From the writer and director of The Shawshank Redemption and The Green Mile, comes a new AMC original series about zombies, yes I said zombies. The show is based on a series of graphic novels by Robert Kirkman who also serves as writer and producer. Frank Darabont penned and helmed the pilot episode “Days Gone Bye”. Brit, Andrew Lincoln plays Deputy Sheriff Rick Grimes, a man just trying to survive. You may remember Lincoln as Mark in Love Actually. You know, the guy that was is love with Keira Knightly and knocked on her door with the boombox and posterboard professing his love. Probably my favorite part of the movie. Annnnnnyway, now he’s donning a new southern accent.
We open with the small town sheriff’s deputy making his way through deserted, overturned and burnt out cars to find gas. He comes across a little girl, only to find that she’s a….wait for it…..ZOMBIE! Single shot to the head.
Rewind……Deputy Grimes and his partner get called to a high speed chase. $#!& goes down and he gets shot. Ala 28 Days Later, he wakes up from a coma in an abandoned hospital with zombies running loose. It’s been weeks. I have to say, the zombie eaten human remains looked pretty realistic….or so I would assume. He makes his way out of the hospital only to find dozens of dead bodies outside and over the hill is an abandoned military helicopter. What the F happened here? Grimes returns to his empty home, sobbing for his wife and child that he must only assume the worst has happened to.
A father and son find Grimes and after determining that he’s not a “walker”, take him in and explain what’s been happening. He sees for himself that night as the walkers come close and the boy’s mother tries to get into the house they are squatting in. There’s a shot that pulls in to the door knob turning…..love it! There’s that cinematic touch that I knew Darabont would bring.
Grimes brings his new pals to the station where they take much needed hot showers and gun up. They part ways. Father, Morgan uses his ammunition to draw his wife zombie to the house so that he can put her down, but he can’t bring himself to do it. Grimes takes out the best looking zombie that I’ve ever seen in the park. She has half a body and has dragged herself through grass. It’s actually more sad, than it is horrifying.
Grimes is on his way to Atlanta where he believes his family to be. He uses the radio emergency frequency to reach anyone that might be out there. On the other end is his partner who’s with Grimes’ wife and child. And when I say with his wife, I mean with his wife. Grimes stops to ask for gas at a farm house. What he finds inside is unsettling. The family chose to take their own lives before being bitten (or possibly just after). To avoid having to stop for gas again, Grimes takes their horse. It’s quite an image watching him ride down the street with the shotgun slung over his shoulder. Oh how I love a shotgun.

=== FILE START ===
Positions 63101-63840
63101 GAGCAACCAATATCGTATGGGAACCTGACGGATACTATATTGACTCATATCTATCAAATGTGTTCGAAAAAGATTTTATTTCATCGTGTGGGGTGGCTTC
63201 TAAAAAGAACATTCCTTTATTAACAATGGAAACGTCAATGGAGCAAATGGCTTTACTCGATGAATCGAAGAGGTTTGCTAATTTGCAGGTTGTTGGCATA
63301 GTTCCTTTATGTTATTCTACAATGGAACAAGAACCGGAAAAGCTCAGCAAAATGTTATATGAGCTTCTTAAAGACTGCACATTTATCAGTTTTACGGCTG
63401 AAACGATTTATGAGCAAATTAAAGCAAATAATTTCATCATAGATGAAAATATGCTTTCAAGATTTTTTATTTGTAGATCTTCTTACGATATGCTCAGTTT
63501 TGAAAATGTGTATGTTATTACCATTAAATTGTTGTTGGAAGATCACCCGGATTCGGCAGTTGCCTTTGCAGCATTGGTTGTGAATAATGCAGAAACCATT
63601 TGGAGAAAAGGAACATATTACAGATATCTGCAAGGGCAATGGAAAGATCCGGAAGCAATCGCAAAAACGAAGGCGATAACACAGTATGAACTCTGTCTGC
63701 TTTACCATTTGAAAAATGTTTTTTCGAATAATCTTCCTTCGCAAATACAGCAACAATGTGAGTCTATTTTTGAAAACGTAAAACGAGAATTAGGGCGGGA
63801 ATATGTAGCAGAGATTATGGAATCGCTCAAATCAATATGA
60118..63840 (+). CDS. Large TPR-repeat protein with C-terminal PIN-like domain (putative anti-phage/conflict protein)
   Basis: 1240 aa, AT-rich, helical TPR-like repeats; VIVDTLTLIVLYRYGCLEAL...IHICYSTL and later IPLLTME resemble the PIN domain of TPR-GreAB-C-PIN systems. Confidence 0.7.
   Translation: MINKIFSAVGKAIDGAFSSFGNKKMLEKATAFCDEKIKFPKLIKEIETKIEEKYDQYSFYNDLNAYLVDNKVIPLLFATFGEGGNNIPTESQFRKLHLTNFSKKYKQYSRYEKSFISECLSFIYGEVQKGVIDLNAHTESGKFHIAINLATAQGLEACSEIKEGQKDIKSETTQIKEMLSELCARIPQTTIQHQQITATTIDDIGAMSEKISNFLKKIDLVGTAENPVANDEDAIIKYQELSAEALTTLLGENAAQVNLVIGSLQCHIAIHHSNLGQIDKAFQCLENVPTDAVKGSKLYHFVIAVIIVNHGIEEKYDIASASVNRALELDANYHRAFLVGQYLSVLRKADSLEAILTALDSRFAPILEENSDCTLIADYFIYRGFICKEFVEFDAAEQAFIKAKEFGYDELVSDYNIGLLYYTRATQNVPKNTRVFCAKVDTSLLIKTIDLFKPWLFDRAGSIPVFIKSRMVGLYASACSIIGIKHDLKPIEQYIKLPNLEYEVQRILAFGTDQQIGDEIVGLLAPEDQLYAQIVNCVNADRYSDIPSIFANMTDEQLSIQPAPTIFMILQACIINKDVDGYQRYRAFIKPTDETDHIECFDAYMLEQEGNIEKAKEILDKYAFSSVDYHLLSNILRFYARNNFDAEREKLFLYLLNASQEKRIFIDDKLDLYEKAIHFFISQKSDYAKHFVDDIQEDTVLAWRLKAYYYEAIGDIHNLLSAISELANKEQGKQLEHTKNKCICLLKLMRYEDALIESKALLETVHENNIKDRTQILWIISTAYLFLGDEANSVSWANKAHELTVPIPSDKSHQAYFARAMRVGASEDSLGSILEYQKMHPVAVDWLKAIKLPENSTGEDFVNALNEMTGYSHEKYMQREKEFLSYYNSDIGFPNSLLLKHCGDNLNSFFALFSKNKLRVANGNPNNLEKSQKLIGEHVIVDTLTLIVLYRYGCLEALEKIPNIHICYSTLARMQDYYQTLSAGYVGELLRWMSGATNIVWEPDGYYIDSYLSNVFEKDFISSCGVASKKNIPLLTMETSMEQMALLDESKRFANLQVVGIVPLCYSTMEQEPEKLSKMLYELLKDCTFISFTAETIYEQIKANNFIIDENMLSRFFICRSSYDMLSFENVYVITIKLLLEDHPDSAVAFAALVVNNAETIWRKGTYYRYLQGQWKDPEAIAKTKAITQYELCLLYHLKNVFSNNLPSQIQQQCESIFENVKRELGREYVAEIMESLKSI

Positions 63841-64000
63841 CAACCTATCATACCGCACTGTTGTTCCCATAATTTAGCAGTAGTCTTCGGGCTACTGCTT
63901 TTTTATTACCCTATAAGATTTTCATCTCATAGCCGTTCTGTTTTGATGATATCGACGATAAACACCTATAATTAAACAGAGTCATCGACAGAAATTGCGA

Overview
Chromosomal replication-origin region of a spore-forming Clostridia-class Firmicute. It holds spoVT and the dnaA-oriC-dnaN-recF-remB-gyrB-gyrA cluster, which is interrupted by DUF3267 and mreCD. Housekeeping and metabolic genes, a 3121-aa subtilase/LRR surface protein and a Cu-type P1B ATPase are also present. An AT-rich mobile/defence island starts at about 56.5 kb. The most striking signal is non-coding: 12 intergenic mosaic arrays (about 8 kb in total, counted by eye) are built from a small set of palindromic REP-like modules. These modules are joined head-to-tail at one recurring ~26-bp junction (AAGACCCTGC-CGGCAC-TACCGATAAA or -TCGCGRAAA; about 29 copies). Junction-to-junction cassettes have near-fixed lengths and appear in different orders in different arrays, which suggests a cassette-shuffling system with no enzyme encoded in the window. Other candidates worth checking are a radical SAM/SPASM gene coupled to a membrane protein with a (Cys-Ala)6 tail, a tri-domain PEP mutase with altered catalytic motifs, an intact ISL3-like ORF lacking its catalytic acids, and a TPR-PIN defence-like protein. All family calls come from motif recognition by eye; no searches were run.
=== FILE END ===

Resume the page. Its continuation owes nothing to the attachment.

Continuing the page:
He was told that there was a refugee center in Atlanta. Really…..it’s crawling with walkers. Unfortunately, the horsey gets eaten. Grimes gets away, crawing into a tank. Yes a military tank. A voice comes through the radio. Someone knows he’s there. We are left with a great shot that pulls out from the street as the walkers flock to the horse carcass and the tank.
The opening credits are washed out images against a dark and suspenseful theme song. I like it. One of my favorite television composers brings his talent to this project, Bear McCreary. You may know his drums from a little show called “Battlestar Galactica”. This is a much more subdued, sorrowful sound. It helps to give this horror show more legitimacy for those that don’t care for zombies and the like. Which is me. There are two zombie movies that I’ve ever liked, Shaun of the Dead and 28 Days Later. Frank Darabont is winning me over with this one. It’s not just a story about zombies. It’s a story about the human will to survive.
Darabont got some of the best in the business on board for this very unique take on the horror genre. My favorites include writers Charles Eglee, Adam E. Fiero, Glen Mazzara, and Jack LoGiudice. Among other alumni from “The Shield” are directors Gwyneth Horder Payton and Guy Ferland. So far, this seems like a recipe for zombie/drama goodness. Even if you aren’t a fan of horror or zombie movies, give this pilot a shot and then decide. It’s not your average, cheesy, laughable horror movie. This new series is going to redefine horror, not just on television, but on film as well. WATCH IT!!!
Sundays at 10pm on AMC